How Much Does It Cost
For adults over age 65 who have Medicare Part B, both pneumococcal vaccines are completely covered at no cost, as long as they are given a year apart.
If you have private insurance or Medicaid, you should check with your individual plan to find out if the vaccines are covered. Usually, routinely recommended vaccinations, like the pneumococcal vaccines, are covered by insurance companies without any copays or coinsurance. This means you can often get the vaccines at little or no cost.
If you need to pay out of pocket for the vaccines, you can review prices for PCV13 and PPSV23.
What Are The Possible Side Effects Of Pneumococcal Immunisation
All medicines and vaccines can have side effects. Sometimes they are serious, most of the time theyre not.
For most people, the chance of having a serious side effect from a vaccine is much lower than the chance of serious harm if you caught the disease.
Talk to your doctor about possible side effects of pneumococcal vaccines, or if you or your child have symptoms after having a pneumococcal vaccine that worry you.
Common side effects of pneumococcal vaccines include:
- pain, redness and swelling where the needle went in
What Is A Pneumococcal Vaccine
A pneumococcal vaccine is an injection that can prevent pneumococcal disease. A pneumococcal disease is any illness that is caused by pneumococcal bacteria, including pneumonia. In fact, the most common cause of pneumonia is pneumococcal bacteria. This type of bacteria can also cause ear infections, sinus infections, and meningitis.
Adults age 65 or older are amongst the highest risk groups for getting pneumococcal disease.
To prevent pneumococcal disease, there are two types of pneumococcal vaccines: the pneumococcal polysaccharide vaccine and the pneumococcal conjugate vaccine .
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What Are The Side Effects
Vaccines are very safe. It is much safer to get the vaccine than to get pneumococcal disease.
Many people have no side effects from the vaccines. For those that do, side effects are usually mild and last 1 to 2 days . Serious side effects are very rare.
It is important to stay in the clinic for 15 minutes after getting any vaccine because there is a very rare possibility, between one in 100,000 and one in a million, of a life-threatening allergic reaction called anaphylaxis. This may include hives, difficulty breathing, or swelling of the throat, tongue or lips. Should this reaction occur, your health care provider is prepared to treat it. Emergency treatment includes injection of epinephrine and transfer by ambulance to the nearest emergency department. If symptoms develop after you leave the clinic, call 9-1-1 or the local emergency number.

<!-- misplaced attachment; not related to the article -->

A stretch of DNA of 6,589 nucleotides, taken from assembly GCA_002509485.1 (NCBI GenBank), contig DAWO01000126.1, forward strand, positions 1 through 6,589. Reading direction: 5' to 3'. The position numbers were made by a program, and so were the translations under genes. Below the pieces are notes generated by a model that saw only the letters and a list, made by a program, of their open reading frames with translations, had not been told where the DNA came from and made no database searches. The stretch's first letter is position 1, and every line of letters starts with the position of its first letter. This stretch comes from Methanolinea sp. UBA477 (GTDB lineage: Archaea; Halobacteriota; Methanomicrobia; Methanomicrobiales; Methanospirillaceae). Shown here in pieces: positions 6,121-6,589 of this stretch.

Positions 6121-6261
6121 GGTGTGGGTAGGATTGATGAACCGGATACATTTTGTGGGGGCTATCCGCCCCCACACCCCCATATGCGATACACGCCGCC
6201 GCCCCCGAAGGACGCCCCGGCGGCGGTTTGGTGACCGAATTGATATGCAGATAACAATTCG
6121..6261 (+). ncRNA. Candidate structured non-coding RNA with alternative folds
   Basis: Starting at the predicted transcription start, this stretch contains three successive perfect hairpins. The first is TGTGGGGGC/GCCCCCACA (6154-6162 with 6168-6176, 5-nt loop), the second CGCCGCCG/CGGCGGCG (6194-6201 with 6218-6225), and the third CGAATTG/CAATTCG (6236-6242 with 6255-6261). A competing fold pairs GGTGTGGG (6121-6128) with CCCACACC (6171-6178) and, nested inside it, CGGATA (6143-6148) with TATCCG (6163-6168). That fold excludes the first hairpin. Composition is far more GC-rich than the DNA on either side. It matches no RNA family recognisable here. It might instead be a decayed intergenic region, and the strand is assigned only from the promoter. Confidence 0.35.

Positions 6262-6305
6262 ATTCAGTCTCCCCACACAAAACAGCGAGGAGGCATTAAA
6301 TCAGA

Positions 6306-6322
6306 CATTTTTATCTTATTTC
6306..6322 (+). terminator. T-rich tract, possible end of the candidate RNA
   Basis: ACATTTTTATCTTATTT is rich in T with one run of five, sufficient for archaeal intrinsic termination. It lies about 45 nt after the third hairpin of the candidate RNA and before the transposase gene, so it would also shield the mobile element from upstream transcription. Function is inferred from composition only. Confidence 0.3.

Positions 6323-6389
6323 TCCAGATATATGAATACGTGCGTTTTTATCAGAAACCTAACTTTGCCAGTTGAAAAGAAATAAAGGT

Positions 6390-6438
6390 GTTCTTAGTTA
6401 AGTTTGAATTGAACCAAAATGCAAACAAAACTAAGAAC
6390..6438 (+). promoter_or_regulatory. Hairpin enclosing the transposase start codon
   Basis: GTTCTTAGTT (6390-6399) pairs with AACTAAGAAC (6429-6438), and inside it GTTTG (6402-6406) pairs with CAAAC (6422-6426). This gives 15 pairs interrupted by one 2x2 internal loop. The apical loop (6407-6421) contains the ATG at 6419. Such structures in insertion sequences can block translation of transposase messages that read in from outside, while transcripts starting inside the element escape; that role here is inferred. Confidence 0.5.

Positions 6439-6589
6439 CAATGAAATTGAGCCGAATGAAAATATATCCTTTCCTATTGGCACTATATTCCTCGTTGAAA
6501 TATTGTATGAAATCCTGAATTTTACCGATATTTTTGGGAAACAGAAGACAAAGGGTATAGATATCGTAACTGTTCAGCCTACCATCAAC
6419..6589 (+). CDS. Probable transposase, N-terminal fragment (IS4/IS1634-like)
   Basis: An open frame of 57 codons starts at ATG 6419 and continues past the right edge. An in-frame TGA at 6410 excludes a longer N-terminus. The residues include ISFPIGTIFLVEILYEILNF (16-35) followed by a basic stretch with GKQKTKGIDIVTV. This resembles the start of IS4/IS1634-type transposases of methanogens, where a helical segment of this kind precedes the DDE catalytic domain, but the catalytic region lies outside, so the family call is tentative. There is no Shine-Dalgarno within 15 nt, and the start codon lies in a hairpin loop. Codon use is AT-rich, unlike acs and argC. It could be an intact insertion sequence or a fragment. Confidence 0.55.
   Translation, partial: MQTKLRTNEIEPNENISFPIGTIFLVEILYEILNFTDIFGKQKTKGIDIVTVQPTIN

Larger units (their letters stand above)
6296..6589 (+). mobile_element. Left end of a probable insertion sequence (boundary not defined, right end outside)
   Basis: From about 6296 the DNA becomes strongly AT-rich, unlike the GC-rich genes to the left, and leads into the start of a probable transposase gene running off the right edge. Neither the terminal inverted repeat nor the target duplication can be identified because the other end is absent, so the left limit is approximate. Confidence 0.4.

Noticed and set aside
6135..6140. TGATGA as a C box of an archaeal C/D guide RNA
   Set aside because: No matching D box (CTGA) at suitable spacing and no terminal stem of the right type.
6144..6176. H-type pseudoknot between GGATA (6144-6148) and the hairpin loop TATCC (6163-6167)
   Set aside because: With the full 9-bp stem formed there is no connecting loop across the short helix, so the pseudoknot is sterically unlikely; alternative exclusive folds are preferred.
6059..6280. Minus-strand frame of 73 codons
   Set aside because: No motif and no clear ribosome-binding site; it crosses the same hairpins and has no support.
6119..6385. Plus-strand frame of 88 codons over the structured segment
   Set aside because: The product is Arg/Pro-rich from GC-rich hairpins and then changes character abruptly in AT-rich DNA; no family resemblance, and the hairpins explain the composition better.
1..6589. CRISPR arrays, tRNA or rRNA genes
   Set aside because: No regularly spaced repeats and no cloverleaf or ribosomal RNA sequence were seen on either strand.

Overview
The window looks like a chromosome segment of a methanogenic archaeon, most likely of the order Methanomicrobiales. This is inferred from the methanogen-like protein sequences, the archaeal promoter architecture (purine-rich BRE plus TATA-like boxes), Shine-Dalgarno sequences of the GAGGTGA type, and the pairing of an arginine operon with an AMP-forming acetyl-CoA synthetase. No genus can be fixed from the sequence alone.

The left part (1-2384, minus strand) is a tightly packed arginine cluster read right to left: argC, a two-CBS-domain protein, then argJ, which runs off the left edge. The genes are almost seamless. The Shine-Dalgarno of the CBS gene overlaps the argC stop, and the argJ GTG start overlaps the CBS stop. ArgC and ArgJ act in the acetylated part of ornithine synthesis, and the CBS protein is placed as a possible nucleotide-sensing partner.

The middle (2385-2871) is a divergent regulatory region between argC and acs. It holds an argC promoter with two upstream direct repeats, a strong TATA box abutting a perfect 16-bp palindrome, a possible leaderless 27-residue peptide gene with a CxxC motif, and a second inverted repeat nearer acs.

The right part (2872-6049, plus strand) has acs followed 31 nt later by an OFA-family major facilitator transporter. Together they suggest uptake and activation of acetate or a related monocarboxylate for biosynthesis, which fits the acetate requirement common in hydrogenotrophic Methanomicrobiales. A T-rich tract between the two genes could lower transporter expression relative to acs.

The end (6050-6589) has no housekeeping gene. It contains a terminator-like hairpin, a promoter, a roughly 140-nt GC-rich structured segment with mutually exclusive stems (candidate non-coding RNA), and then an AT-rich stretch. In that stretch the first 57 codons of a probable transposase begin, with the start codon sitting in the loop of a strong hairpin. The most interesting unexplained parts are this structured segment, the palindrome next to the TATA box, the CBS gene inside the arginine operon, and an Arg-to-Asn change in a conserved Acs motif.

It is important to always report serious or unexpected reactions to your immunizing health care provider.
Babies And The Pneumococcal Vaccine
Babies are routinely vaccinated with a type of pneumococcal vaccine known as the pneumococcal conjugate vaccine as part of their childhood vaccination programme.
Babies born on or after 1 January 2020 have 2 injections, which are usually given at:
- 12 weeks old
- 1 year old
Babies born before this date will continue to be offered 3 doses, at 8 and 16 weeks and a booster at 1 year.
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What Else Do I Need To Know Before Booking An Appointment
Only one vaccination is needed for long-lasting protection against pneumococcal pneumonia.
The vaccination can be given at any time of the year and can be given at the same time as other vaccinations, such as the flu jab. Our pharmacist will vaccinate into your upper arm so its best to wear a short-sleeved top to your appointment.
This service isnt suitable for anyone whos:
- Pregnant or breastfeeding
- Currently having chemotherapy or radiotherapy
- Had an allergic reaction to any injections or vaccinations in the past
- Had a pneumonia vaccination in the last 12 months
This isnt a complete list and suitability will be checked before the vaccination is administered.
If you have a high temperature on the day of your appointment or you have any symptoms of COVID-19, your appointment will need to be rearranged.
What You Should Know About Pneumonia
Pneumonia is an infection in one or both lungs that typically stems from several kinds of germs, most often bacteria and viruses.
Symptoms can develop gradually or suddenly. They include:
- Chest pain.
- Loss of appetite.
Early detection is often challenging because many people with these symptoms assume they have a cold or the flu.
Its important to also note that the vaccine helps protect against some but not all bacterial pneumonia.
There are dozens of different types of bacterial pneumonia, says Dr. Suri. The vaccine will certainly reduce your risk of the most common bacterial pneumonia.
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How The Pneumococcal Vaccine Works
Both types of pneumococcal vaccine encourage your body to produce antibodies against pneumococcal bacteria.
Antibodies are proteins produced by the body to neutralise or destroy disease-carrying organisms and toxins.
They protect you from becoming ill if you’re infected with the bacteria.
More than 90 different strains of the pneumococcal bacterium have been identified, although most of these strains do not cause serious infections.
The childhood vaccine protects against 13 strains of the pneumococcal bacterium, while the adult vaccine protects against 23 strains.
Flu Vaccines For Older Adults
Flu short for influenza is a virus that can cause fever, chills, sore throat, stuffy nose, headache, and muscle aches. Flu is very serious when it gets in your lungs. Older adults are at a higher risk for developing serious complications from the flu, such as pneumonia.
The flu is easy to pass from person to person. The virus also changes over time, which means you can get it again. To ensure flu vaccines remain effective, the vaccine is updated every year.
Everyone age 6 months and older should get an annual flu vaccine, but the protection from a flu vaccine can lessen with time, especially in older adults. Still, you are less likely to become seriously ill or hospitalized because of the flu if you get the vaccine. A flu vaccine is especially important if you have a chronic health condition such as heart disease or diabetes.